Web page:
I find it a very good book on many levels. First and foremost, it has very informative content. It can be a real revelation for many people, both privately and professionally. Plus, it reads very smoothly.

What do you find an inspiring quote?

“life isn’t about waiting for a storm to pass, it’s about dancing in the rain.”

I strongly believe in the power of a positive mindset. Of course, life isn’t easy and is often full of ups and downs. But you fully choose how you deal with it. You can take on a victim role and only acknowledge the negative things.

Or you look at how to make the best out of life. That’s a conscious way of living for me. And something I want to convey and embody. Both at work and in my personal life, for my children.

Sometimes it’s tough. You might be going through a difficult period. But after the storm and rain, sunshine always returns. And now and then with new lessons learned.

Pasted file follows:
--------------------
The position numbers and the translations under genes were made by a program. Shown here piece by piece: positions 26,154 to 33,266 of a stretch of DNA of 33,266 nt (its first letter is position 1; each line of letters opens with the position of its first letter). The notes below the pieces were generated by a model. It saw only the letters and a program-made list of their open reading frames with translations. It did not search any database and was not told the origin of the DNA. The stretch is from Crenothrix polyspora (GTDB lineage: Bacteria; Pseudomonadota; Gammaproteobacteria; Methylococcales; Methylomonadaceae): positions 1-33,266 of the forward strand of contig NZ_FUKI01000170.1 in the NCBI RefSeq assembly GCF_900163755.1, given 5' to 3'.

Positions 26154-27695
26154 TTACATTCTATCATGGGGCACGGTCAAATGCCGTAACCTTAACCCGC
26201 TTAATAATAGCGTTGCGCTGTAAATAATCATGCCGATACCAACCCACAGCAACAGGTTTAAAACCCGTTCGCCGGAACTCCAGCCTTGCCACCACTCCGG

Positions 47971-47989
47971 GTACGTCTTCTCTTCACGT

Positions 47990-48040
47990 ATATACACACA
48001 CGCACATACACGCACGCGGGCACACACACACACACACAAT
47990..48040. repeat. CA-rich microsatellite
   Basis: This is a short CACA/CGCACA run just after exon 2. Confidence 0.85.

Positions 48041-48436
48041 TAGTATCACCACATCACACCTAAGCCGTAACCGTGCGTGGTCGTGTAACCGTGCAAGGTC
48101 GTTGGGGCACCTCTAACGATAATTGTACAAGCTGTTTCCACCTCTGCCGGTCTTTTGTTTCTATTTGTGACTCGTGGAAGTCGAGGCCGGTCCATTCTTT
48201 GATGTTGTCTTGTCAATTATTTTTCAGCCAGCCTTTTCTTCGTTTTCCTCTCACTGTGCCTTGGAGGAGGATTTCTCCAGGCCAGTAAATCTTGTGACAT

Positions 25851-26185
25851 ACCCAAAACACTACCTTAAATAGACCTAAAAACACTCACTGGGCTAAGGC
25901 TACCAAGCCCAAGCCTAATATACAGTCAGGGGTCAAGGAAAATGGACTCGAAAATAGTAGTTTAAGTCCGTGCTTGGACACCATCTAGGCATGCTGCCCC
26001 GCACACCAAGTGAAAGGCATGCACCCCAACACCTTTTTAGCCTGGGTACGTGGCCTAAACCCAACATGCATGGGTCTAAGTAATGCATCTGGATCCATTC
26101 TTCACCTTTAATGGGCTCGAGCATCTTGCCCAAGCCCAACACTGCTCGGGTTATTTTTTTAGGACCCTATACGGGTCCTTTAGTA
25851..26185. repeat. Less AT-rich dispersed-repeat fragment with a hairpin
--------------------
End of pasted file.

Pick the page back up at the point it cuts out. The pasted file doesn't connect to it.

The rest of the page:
What values and aspirations do you carry into 2024?

In 2024, I want to stay close to myself. By that, I mean daring to follow my own intuition. Doing things that give me energy. For instance, I’m really looking forward to networking with other coaches within the Shift & Grow community!

Additionally, I want to apply even more what I preach myself. Namely: slowing down. Living even healthier and more consciously, and taking care of myself. In all aspects.

Finally, I will continue to contribute creatively within Coaching The Shift, to lead individuals, teams, and organisations towards a healthier shift!

Coach in the spotlight: Eva Declercq